Positional Breakdown: Center

Other Positions: Point Guard | Small Forward | Power Forward

The fierce battle for minutes at the center spot for the Lakers should prove to be one of the team’s more interesting plotlines as the season develops. With three starting-caliber centers in Andrew Bynum, Chris Mihm and Kwame Brown, the Lakers enter the 2007-2008 season in arguably their best shape at the position since Shaquille O’Neal left in 2004.

Andrew Bynum:

What We Already Know: Bynum’s progress has been one of the most consistently discussed topics for over two years. The towering center—now entering his third season with the Lakers after becoming the youngest player ever taken in the NBA Draft—will look to build upon the valuable playing time he was entrusted with last season. While working with Lakers legend Kareem Abdul-Jabbar, Bynum spent the summer honing his touch and footwork around the basket and improving his defensive skills. While the center still appears raw at times, he has shown great promise in his first two years.

Last Season: Last season was a Jekyll and Hyde-like affair for Bynum as he spent much of the first half as the Lakers primary weapon at the five spot, averaging almost ten points a game. However, Bynum’s inconsistency resulted in a demotion from his starting role for much of the second half of the season. Although his final averages of eight points and six rebounds are respectable, Bynum showed an inability to stay out of foul trouble and thwart opponents’ penetration into the lane.

Moving Forward: Year three in the league is an important one for Bynum as he hopes to shake off a summer of rumors and solidify his status as one of the foremost centers in the NBA. However, the center must answer immediate questions pertaining to his fitness and strength, his level of aggression around the basket and whether or not he can successfully shore up the lane defensively. Bynum landed in Hawaii brimming with confidence and in the best shape of his life, a critical advantage he will need to maintain if he hopes to secure the starting center position over Mihm and Brown.

Chris Mihm:

What We Already Know: Two seasons ago, Mihm was arguably the Lakers third most reliable scorer behind Kobe Bryant and Lamar Odom. With a soft touch around the basket and surprising athleticism for a man of his stature, Mihm has earned the respect of teammates and fans for his hard-nosed, impassioned approach to the game. Unfortunately, at times, Mihm’s level of aggression leads to early foul trouble—a bad habit the center must avoid if he hopes to become a staple of Phil Jackson’s rotation this season.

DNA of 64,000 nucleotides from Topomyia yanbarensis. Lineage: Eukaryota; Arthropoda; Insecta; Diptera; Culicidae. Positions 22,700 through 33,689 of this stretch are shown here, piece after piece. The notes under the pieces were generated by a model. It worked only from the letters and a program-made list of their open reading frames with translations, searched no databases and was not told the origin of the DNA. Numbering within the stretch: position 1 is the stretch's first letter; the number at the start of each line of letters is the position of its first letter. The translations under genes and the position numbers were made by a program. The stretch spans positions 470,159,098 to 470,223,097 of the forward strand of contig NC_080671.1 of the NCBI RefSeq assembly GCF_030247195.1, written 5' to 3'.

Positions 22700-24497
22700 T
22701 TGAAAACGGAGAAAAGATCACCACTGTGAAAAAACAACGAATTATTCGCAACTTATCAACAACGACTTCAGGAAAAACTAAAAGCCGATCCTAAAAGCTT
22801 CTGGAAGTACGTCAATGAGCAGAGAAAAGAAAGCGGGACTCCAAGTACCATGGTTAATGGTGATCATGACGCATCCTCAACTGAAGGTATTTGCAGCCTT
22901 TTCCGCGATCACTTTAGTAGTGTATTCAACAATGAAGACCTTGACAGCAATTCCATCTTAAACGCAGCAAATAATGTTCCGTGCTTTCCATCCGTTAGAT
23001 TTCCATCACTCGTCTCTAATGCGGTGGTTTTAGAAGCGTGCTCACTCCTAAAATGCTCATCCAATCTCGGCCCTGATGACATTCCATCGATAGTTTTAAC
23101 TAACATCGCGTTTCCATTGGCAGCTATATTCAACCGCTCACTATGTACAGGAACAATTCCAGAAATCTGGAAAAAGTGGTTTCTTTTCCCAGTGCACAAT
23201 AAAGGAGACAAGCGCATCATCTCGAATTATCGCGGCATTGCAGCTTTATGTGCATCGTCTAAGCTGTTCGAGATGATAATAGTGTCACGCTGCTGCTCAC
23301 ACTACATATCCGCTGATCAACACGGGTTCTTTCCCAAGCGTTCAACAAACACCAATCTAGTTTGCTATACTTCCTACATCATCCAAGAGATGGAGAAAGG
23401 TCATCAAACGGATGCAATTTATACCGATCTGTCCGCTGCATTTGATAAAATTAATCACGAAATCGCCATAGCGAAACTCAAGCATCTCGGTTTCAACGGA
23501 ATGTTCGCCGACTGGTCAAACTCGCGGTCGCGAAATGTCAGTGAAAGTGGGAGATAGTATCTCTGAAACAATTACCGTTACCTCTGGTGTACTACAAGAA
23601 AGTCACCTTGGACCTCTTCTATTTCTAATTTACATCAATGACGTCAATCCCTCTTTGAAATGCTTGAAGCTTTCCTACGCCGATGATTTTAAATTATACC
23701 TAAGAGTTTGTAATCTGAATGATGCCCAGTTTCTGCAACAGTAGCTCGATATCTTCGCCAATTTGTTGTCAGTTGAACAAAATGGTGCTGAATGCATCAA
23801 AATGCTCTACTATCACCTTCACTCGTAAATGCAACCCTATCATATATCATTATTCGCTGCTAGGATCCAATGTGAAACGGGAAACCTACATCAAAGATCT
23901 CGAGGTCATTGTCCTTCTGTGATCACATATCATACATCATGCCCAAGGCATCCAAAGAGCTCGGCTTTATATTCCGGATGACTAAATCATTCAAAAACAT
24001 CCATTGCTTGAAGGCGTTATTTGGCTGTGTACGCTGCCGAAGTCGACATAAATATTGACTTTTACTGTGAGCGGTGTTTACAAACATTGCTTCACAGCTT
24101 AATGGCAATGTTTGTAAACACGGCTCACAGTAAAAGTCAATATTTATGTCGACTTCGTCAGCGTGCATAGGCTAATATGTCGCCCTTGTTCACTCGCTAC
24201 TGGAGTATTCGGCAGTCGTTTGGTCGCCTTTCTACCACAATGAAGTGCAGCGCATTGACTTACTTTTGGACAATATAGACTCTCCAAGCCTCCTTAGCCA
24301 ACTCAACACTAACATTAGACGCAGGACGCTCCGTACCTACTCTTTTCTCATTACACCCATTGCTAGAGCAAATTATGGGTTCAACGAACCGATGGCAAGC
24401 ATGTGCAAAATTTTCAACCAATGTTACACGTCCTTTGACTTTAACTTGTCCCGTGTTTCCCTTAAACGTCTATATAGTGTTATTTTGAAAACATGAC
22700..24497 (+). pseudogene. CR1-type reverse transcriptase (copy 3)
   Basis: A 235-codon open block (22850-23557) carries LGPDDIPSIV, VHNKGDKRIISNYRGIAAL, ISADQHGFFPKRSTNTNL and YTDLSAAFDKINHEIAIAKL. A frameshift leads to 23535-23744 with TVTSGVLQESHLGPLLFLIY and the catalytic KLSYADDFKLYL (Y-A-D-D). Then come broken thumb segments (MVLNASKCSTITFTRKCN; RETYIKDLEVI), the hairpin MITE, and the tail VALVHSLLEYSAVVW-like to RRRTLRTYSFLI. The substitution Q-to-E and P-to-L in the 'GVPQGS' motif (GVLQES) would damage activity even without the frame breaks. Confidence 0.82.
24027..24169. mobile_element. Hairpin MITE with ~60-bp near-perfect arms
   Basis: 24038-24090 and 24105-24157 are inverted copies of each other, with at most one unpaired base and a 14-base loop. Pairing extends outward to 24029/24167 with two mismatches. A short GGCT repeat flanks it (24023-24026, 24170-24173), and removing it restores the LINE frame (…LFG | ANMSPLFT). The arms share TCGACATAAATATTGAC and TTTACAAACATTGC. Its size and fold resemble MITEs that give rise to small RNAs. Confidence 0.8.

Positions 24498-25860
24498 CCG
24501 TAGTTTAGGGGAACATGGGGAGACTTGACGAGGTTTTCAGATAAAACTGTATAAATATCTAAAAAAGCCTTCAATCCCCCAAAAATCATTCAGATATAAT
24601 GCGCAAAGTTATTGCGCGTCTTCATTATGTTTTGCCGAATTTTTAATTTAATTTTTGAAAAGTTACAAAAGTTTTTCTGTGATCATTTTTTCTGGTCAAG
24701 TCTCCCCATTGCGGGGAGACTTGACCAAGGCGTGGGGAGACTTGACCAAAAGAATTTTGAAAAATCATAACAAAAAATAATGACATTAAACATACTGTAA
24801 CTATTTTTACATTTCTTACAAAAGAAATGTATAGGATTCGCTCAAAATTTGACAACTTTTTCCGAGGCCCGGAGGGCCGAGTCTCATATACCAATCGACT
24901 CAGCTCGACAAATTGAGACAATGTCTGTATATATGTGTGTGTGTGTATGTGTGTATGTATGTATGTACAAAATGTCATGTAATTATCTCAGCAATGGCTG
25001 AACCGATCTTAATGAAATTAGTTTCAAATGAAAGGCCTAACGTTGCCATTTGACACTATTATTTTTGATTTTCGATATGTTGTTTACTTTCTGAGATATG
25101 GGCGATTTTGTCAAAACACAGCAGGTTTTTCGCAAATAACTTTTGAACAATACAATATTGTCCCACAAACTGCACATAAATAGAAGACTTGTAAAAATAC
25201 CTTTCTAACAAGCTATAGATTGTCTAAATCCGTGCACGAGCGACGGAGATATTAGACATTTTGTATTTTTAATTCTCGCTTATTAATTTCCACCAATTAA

Last Season: Mihm was forced to the bench for the duration of last season due to a serious foot injury—a contract year no less. Although Mihm was similarly unable to participate in the Lakers near upset of the Phoenix Suns in the 2005-2006 playoffs, the team still had enough faith in the center’s ability to sign him to a new contract this past offseason.

Moving Forward: How well Mihm recovers from injury is one of the more intriguing questions for the Lakers as they open up the 2007-2008 season. When healthy, the center was arguably a top fifteen center in the league, averaging nearly a double-double for the Lakers during his last full season on the court. Once Mihm shakes off early season rust, he should recapture his touch and ability to move in the triangle. But, his real test is whether or not he has enough explosiveness to play solid defense and maneuver out of cheap foul situations. If he is successful, Mihm could form one prong of a deep three-headed attack at the center spot for the team.

Kwame Brown:

What We Already Know: Six seasons removed from being the first high-school player selected number one in the NBA Draft (2001 by the Washington Wizards), Brown has yet to fulfill his massive potential. Despite being a physical specimen at 6’11” and 270 lbs, Brown has not met expectations in two injury-plagued seasons with the Lakers. However, Brown has emerged as a stellar man-on-man defender, helping to disguise his limitations on the offensive end.

Last Season: After a promising performance in the Lakers seven-game loss to the Phoenix Suns in the 2005-2006 NBA Playoffs, Brown entered last season with a renewed sense of confidence and a desire to finally put to rest dissenters who claimed he was not worthy of his number one overall draft selection. Unfortunately for the center, recurring injuries and inconsistency on both ends of the floor decimated a large part of Brown’s season resulting in very pedestrian averages of eight points and six rebounds per game.

Moving Forward: For the second year in a row, Brown teased the Lakers with a 19-point outburst in game three of last year’s playoffs. With a fierce battle for the starting center position ahead of him, Brown will need to build on his playoff effort if he hopes to garner Coach Jackson’s trust in clutch situations. In the immediate future, Brown must make a quick recovery from lingering off-season injuries that have rendered the center unable to participate in any full-contact drills during the Lakers training camp. Like many players on the roster, Brown is a wildcard whose progress could prove pivotal if the Lakers hope to make a deep run in this year’s playoffs.